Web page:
When I was eight years old my fourteen year-old brother, who had a mechanic’s mind and not a scientist’s, asked me what I thought was at the end of the universe, and what was on the other side. If there was a brick wall, he said, what would you see if you looked over it?


(PINA, “Tangeh Ye Hormuz”)

My brother and I came up with some pretty funny suggestions, not knowing the current scientific understanding that there is no outside to the universe. There’s no brick wall, no space, and no time…not even a McDonald’s restaurant…not even “Milliways”!

Secular scientists tell us that just before the universe came into being (13.7 billion years ago, or 12.4 bya, or 16 bya, or 20 bya-the age assigned to it when I was first at school) all that existed, albeit for a tiny fraction of a second, was a “singularity”, or a sand grain-sized or egg-sized or grapefruit-sized mass. There was nothing else-not even space.

Suddenly…POOF!…the universe created itself! And x billion years later, here we all are wondering where we came from (hence the multitude of religions, including evolutionism) composing symphonies, producing babies with billions of functional brain cells, and killing each other.

The common view from at least as far back as ancient Greece until the 20th century was that the universe was eternal. Einstein and Hubble changed that, and scientists came to understand that the universe is expanding. The natural conclusion seemed to be that its expansion began at some point, some tiny point, without God of course, hence the ‘Big Bang’ theory. Interestingly, to some of us anyway, the first verse of the Bible states that “In the beginning God created the heavens and the earth”. In that one verse, written many centuries before Hubble and Einstein, we can see time, space and matter having a beginning. The Bible also declares in many places that God “stretches out the heavens”. The Bible, which claims to be the word of God, was well ahead of its time.

People have asked me, “Who made God?” or “Where did God come from?” in such a way as to expect me to drop my jaw in speechless consternation, and to proclaim in contrite submission that there must not be a God after all: we must have all evolved from a rock.

However, the atheist is no nearer to understanding the origin of matter and energy than I am, short of a number of wild hypotheses. If the universe began with a ’big bang’, where did all that matter and energy come from? Are matter and energy now considered to be eternal, without evidence to that effect? If matter was already in existence before the Big Bang in the form of another universe, where did that one come from? How did an expansion of space-time produce order and life, so that we think and love?

It seems that both atheist and theist alike are stuck with the twin questions of eternity and a first cause. You can go for the answer to the famed Steven Hawking if you like, as he doggedly fights to produce a theory which will make God totally redundant. Ironically, whatever answer the famed Prof may come up with could be the very plan God used to create the universe anyway, since God is the master mathematician, the master scientist…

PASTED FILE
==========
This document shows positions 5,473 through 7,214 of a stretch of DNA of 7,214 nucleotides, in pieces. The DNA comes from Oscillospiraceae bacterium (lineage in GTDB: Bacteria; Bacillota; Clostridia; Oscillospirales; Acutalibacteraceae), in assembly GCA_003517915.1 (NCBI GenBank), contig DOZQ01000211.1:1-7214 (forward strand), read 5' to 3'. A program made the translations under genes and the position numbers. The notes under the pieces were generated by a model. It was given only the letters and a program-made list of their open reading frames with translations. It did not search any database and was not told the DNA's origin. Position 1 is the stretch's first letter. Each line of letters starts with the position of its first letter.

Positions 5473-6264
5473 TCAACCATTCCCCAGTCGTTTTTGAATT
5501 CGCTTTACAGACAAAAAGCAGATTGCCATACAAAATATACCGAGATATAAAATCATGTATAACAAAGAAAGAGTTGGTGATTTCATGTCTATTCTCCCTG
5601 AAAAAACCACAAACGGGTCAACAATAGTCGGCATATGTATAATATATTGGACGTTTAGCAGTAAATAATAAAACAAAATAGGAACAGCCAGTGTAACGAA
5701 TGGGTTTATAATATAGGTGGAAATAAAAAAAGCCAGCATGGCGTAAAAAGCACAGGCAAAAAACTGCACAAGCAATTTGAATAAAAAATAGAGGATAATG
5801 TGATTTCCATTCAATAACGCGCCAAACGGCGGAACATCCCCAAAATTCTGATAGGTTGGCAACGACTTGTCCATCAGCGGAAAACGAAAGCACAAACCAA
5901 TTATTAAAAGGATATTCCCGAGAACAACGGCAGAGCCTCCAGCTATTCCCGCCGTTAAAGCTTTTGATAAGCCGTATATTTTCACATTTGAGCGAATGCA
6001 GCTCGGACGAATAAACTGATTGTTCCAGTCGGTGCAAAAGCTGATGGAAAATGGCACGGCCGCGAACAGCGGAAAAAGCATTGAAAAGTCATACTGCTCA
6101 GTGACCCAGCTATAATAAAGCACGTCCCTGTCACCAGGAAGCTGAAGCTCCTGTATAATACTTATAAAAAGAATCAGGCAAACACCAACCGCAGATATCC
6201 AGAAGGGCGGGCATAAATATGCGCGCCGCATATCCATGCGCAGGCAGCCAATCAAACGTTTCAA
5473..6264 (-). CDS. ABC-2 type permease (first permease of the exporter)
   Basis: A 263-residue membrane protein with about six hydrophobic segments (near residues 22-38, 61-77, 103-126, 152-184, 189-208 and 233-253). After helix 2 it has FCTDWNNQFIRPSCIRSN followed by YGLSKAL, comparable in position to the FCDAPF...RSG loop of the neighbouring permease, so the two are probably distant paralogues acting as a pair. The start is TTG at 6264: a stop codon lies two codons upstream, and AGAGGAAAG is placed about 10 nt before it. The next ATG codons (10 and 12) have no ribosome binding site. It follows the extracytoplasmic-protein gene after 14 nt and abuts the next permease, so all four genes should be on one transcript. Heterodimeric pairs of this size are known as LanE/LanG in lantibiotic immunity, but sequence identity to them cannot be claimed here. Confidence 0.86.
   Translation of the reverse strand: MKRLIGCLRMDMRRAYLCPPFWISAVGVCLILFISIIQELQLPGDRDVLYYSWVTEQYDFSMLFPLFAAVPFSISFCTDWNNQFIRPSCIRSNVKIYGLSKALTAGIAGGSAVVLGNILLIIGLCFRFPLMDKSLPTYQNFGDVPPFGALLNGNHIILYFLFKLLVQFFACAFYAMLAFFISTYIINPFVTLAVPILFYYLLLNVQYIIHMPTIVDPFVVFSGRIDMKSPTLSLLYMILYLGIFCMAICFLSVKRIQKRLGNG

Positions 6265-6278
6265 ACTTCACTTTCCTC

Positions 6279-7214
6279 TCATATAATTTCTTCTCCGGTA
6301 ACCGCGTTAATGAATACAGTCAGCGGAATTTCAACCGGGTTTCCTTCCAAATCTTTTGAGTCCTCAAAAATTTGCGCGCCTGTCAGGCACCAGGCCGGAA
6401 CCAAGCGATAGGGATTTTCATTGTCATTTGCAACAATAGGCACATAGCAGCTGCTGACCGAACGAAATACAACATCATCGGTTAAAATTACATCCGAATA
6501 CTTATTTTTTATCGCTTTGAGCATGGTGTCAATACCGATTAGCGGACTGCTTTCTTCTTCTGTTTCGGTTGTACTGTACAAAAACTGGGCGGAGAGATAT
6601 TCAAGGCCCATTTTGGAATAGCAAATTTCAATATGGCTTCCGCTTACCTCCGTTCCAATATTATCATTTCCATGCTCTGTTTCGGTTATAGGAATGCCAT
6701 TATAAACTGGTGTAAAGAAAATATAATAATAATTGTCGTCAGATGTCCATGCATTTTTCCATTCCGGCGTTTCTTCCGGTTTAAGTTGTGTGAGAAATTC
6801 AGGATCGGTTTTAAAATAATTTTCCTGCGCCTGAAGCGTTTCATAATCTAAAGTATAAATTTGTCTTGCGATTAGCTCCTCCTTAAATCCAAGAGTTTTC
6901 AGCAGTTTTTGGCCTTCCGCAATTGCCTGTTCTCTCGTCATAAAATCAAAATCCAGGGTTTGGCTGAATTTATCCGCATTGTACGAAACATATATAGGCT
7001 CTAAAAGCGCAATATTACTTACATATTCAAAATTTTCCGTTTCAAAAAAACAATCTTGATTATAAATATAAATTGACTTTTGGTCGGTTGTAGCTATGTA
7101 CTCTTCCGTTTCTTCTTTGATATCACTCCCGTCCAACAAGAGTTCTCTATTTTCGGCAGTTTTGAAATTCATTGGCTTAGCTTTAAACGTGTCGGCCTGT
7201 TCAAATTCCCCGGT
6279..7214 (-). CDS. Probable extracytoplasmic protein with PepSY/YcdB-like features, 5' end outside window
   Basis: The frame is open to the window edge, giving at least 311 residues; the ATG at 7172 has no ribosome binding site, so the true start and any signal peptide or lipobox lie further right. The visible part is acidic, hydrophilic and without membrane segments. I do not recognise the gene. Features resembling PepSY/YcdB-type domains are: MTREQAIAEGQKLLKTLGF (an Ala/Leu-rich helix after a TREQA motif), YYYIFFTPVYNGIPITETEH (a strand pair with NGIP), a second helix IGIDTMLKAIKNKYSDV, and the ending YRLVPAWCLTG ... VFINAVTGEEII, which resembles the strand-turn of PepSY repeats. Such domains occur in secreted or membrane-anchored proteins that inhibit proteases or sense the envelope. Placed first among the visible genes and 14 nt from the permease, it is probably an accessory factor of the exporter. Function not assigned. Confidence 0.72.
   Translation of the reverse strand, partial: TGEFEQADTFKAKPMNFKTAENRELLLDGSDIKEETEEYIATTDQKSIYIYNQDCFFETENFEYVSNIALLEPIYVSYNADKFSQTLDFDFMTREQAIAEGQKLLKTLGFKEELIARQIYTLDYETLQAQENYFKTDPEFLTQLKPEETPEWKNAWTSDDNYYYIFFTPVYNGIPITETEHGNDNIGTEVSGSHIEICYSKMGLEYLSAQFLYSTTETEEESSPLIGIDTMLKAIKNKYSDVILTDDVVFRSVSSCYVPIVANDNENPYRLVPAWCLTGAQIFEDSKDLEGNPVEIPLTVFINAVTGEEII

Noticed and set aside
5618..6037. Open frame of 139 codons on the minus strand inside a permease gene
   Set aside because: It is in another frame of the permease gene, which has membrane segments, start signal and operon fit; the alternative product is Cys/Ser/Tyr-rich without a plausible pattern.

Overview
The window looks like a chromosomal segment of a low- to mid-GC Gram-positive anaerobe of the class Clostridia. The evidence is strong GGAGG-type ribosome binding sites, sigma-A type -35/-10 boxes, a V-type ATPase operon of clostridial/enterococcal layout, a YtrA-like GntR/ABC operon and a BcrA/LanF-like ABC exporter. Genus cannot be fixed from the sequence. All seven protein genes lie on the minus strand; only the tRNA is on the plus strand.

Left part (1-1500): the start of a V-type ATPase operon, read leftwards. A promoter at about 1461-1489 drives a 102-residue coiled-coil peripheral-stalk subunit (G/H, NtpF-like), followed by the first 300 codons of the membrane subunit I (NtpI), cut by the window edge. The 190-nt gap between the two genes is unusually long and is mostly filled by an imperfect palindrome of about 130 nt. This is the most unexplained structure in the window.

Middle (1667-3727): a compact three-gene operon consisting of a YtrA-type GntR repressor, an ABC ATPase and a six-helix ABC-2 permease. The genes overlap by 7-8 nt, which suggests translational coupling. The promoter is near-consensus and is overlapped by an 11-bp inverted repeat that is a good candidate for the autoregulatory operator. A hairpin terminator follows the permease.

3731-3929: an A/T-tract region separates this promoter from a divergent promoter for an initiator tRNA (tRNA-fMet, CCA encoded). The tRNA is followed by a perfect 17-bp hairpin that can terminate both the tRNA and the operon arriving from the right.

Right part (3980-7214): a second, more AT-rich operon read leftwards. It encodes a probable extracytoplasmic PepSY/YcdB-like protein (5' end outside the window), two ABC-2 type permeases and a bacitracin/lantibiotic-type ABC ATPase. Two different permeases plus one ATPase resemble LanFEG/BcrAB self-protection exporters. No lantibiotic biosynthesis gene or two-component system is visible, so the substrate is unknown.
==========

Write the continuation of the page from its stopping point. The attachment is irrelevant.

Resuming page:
When I’m asked “Who made God?”, I first acknowledge that eternity is one thing I do not understand, and an eternal being is out of my league entirely. He has not attempted to give an account of Himself to me, and He has no obligation to do so: if He tried I would not understand.

I then picture a person attempting to explain to an ant how Einstein’s relativity works, or how an F-18 can fly at twice the speed of sound, or what inspired and enabled Beethoven to compose his Sonata No.14 in C. The ant, as far as we can tell, would probably not understand the answer, or even notice that we’re trying to tell him something, as he busily tugs on a twig or a grain of dirt. Our thoughts and activities are entirely beyond his little world. Similarly, there are things we humans just can’t comprehend, whether we like it or not. Eternity is one of those things.

When I ‘m asked who made God I don’t feel intimidated. It’s good and healthy to talk about such things, but I’m willing to believe that there are some things which are true even if I can’t understand them.

By its very nature eternity has no beginning and no end. And since in the Biblical scheme of things God created time along with the other physical properties of our universe, it means that He’s outside of time, and not subject to it. This alone is beyond our mortal minds, because we are finite, and fixed in time just as surely as the ant’s mind is fixed on getting that twig to where it should go. Imagine how the first century Jews felt when Jesus Christ said “Before Abraham was born, I AM…” (John’s gospel chapter 8) They could only understand enough to know that they wanted him dead for the ‘blasphemy’ of claiming to be God.

If there is a God who created all things (and I personally believe there is) then His intellect is far above ours and that of any scientist or philosopher you care to name. It’s the height of arrogance to try to shrink Him to fit our minds, when it was He who made us! Why should, and how could I understand life, the universe and everything?

The concept that God is eternal and never had a beginning is no more ridiculous than the concept of nothing expanding to produce babies and F-18s and Beethoven Sonatas, even given the magic ingredient of billions of years. So give me a break, Mr. atheist: your questions don’t scare me. I’m more than happy to answer “I don’t know”, if I have to.

However, to answer the specific question according to my faith, nobody made God. Instead, God made you, and it’s time you thanked Him.

Thanks for reading…please come back

This post is an edited version of the original, published February 4th 2011


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